Okay, so you’re a change agent at a traditional nonprofit organization—or you’re a social entrepreneur who has just started a social enterprise. You’ve got your seed funding and a rock-solid business plan. Now what? How do you inspire people, from your CEO to rural farmers to consumers, to change their ways to do good (or at least better) for society?
Don’t laugh. How to get people to care more about “doing good” is one of the hottest new topics making the rounds of this season’s social innovation conferences. Referred to more clinically as “the neuroscience of change,” the topic popped up for the first time last spring, at the Skoll World Forum in Oxford, then again last month at the National Conference on Volunteering and Service, and then again this past week, at the annual Aspen Ideas Festival in Colorado.
Whether inspiring consumers toward fair trade, persuading corporate executives to care more deeply about labor practices, or empowering women in a rural village, the challenge to influence behavior is a tough one, indeed. Neuroscientists, including Chris Frith, a professor of neuropsychology at London’s University College, say that based on the circuitry of our brains and the emotional responses that direct our behavior, there is some practical knowledge that can be used by social innovators to be more effective in changing hearts and minds.
Here are four quick pointers to consider about the people you’re trying to influence (with apologies to conference presenters):
They/We Are Not Different.
Neuroscientists say our brains have an “us-versus-them” default; individuals have a tendency to think they are special, or different, than the people in need of help around them. We all stereotype others, whether we do it consciously or not, as a sort of primal safety mechanism. Humans have a tendency to frame the world in terms of people who belong to our “in group” and those who do not. Social entrepreneurs need to fight that human reflex by honing in on the similarities that unite them to their constituents. Key strategies include storytelling initiatives or strategic interactions that show donors and higher-ups that they’re not much different than the people your “do-good” efforts are attempting to serve.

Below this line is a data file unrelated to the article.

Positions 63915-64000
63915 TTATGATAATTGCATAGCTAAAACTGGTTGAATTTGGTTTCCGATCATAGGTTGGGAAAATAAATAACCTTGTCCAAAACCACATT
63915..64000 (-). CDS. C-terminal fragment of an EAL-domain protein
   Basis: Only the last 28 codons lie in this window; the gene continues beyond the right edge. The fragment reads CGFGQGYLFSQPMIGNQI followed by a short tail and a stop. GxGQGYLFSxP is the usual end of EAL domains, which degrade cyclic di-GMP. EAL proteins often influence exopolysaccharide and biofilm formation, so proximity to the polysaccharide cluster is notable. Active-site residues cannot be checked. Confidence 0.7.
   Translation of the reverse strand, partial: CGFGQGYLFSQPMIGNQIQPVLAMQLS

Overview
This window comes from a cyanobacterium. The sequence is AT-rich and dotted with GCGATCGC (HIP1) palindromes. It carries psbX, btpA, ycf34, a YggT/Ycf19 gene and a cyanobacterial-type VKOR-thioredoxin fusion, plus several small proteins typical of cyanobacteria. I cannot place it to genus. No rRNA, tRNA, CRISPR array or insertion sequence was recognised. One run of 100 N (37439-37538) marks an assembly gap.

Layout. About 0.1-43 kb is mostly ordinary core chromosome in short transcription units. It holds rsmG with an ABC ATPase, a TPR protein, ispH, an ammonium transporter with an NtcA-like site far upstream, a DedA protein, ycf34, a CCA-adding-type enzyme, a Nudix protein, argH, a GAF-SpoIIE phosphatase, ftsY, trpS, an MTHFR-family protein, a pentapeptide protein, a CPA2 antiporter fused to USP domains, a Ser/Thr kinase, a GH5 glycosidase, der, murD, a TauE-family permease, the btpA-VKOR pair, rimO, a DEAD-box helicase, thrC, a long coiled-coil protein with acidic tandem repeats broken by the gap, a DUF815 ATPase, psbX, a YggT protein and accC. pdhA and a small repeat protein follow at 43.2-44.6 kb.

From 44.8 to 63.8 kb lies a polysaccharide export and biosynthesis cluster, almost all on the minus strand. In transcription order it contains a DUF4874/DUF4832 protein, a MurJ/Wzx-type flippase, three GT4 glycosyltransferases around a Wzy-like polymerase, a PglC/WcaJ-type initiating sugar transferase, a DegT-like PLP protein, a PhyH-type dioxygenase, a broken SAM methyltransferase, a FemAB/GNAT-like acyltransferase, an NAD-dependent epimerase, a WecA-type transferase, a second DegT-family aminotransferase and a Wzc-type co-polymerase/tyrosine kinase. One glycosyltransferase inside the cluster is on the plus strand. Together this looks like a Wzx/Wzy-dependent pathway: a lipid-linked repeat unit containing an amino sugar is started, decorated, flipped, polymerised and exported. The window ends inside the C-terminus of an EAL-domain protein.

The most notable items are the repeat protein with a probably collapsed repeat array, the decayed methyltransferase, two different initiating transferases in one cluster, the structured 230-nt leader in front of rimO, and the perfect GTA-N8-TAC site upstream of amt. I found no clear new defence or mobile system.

They/We Have Choices.
Framing the challenges you are trying to ease is key in gaining support for your work. For example, 600 people are on a deserted island and are hit by a deadly flu. You have a life-saving vaccine. The catch? You can give people two options. Option 1: You have 200 doses of the vaccine and can give it to 200 people, guaranteeing their recovery. Option 2: You can try a new vaccine on all 600 people with only a one-third chance it will save them all. Most people will choose Option 1. But if you frame the dilemma differently—that Option 1 will kill 400 people and save only 200 lives, most people will opt for Option 2. Stress positive outcomes.
They/We Are Not Helpless.
Donors, people in need, and frustrated social entrepreneurs need to avoid confusing frustration with the feeling of helplessness—that sense that, in the face of challenge, nobody can really make a lasting difference. To avoid this, draw up clear goals along with a list of steps required to achieve them. Set deadlines. Start measuring your progress. Broadcast your accomplishments. Measuring incremental change sets up a continuous improvement loop. Also important? Invite the people you’re trying to serve to be part of the process. Train them how to measure results incrementally. As long as there is knowledge of impact, the “we are helpless” syndrome won’t stand a chance.
They/We Are Not Smarter.
Neuroscientists on recent panels described the stagnant thinking that tends to challenge donors and executives, who have self-wired their brains with data and categorizations. New thinking that challenges these categories tends to be dismissed or downplayed—not so much because it is bad or good, but rather because it falls outside the categories that most people have already built for themselves to cope with their everyday challenges and to compensate for what they think they do well or poorly. The antidote? Don’t ask people to take action. Instead, create situations in which people are expected to act in a certain way unless they take decisive action to behave otherwise. If they opt out, then rinse and repeat. (See the previous bullet point, “They/We Are Not Helpless.”)
These are just four quick tips from the pros. What might you add to the list?